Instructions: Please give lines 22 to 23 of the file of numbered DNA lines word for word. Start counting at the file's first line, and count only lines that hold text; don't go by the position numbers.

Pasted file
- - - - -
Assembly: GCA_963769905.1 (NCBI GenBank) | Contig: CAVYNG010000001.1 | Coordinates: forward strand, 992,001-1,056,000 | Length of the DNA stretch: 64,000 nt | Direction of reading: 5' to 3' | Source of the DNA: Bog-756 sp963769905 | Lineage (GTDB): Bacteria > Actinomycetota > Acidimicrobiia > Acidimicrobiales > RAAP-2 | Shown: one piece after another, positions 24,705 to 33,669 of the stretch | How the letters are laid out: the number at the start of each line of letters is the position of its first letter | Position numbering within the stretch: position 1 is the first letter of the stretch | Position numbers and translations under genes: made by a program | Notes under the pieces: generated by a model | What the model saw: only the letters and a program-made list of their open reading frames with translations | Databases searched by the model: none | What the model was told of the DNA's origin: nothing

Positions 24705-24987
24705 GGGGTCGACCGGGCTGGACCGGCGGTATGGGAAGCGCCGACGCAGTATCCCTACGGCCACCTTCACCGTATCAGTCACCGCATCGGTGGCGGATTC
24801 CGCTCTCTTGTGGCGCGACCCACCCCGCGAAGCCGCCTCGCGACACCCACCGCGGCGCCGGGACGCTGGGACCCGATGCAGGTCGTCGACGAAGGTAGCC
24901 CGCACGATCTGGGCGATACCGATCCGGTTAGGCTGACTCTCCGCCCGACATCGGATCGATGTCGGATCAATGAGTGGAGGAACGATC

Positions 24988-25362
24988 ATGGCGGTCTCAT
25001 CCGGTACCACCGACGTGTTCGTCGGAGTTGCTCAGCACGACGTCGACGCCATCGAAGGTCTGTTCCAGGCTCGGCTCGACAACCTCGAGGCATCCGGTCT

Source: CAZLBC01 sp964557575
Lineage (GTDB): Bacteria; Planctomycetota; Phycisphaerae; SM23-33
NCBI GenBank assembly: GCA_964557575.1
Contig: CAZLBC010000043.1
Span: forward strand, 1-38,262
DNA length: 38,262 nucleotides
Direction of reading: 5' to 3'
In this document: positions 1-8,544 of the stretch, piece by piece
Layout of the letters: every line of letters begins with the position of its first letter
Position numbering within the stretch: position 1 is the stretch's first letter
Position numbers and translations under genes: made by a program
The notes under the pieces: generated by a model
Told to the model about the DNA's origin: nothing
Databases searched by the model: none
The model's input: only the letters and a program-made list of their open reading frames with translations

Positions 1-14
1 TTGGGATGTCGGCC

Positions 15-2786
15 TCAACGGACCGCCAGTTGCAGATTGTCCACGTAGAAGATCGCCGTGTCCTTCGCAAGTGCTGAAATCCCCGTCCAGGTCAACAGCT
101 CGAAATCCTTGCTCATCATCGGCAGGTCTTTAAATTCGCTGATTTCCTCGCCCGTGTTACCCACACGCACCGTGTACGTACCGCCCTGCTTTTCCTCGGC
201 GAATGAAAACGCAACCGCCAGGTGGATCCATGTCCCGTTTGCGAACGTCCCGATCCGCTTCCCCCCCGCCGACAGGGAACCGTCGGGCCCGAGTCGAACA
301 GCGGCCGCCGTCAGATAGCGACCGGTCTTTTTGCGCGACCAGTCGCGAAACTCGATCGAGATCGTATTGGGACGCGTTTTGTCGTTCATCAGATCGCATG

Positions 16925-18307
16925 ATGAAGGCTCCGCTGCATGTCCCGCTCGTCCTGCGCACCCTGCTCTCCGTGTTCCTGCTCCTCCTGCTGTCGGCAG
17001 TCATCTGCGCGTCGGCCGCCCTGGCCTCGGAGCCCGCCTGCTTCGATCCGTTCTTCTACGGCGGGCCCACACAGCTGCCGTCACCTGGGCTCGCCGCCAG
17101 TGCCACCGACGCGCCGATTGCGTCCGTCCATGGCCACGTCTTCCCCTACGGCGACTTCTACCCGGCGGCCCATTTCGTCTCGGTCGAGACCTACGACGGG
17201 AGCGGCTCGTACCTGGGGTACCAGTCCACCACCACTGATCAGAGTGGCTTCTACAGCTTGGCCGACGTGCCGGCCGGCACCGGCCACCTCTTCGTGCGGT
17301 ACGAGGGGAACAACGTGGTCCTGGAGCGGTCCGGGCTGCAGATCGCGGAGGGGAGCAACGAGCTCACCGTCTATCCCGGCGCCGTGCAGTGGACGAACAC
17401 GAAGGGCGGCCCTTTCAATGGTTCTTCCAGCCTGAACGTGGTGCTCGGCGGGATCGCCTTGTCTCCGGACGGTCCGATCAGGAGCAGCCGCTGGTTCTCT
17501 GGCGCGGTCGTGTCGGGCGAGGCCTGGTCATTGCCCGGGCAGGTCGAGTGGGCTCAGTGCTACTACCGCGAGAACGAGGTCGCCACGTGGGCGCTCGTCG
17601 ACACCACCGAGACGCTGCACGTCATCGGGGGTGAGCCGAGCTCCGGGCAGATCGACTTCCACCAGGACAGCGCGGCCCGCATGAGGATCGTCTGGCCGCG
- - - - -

Databases searched by the model: none
The model's input: only the letters and a program-made list of their open reading frames with translations